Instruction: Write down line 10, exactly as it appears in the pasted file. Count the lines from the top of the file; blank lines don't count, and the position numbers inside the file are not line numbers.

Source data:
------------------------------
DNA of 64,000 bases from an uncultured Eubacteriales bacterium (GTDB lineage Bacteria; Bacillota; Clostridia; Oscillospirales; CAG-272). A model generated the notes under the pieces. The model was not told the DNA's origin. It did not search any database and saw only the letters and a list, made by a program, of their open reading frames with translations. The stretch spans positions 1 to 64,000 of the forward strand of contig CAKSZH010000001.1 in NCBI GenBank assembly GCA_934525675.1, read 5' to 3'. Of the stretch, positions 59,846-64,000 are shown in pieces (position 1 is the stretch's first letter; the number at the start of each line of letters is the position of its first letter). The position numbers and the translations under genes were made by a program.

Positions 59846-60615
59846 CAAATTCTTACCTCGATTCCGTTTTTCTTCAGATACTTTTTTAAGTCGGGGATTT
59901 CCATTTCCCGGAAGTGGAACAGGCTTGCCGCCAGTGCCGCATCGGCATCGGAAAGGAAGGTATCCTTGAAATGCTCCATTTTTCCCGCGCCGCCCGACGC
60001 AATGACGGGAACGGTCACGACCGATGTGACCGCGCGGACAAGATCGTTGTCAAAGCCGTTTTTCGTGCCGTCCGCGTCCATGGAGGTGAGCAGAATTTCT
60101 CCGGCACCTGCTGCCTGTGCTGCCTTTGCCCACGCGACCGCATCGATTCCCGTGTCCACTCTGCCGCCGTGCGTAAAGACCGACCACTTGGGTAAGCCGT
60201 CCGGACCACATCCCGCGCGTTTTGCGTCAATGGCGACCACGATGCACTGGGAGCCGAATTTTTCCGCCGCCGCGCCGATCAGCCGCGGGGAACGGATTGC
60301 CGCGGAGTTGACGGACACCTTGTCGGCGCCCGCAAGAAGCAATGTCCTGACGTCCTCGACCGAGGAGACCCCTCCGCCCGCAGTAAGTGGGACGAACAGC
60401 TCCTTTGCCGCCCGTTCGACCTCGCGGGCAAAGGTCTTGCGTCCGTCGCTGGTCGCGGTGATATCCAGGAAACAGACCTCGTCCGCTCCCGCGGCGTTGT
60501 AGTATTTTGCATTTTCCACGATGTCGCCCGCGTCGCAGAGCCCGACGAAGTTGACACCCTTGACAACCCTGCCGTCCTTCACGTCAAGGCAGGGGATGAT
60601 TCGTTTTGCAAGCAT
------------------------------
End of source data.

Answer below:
60501 AGTATTTTGCATTTTCCACGATGTCGCCCGCGTCGCAGAGCCCGACGAAGTTGACACCCTTGACAACCCTGCCGTCCTTCACGTCAAGGCAGGGGATGAT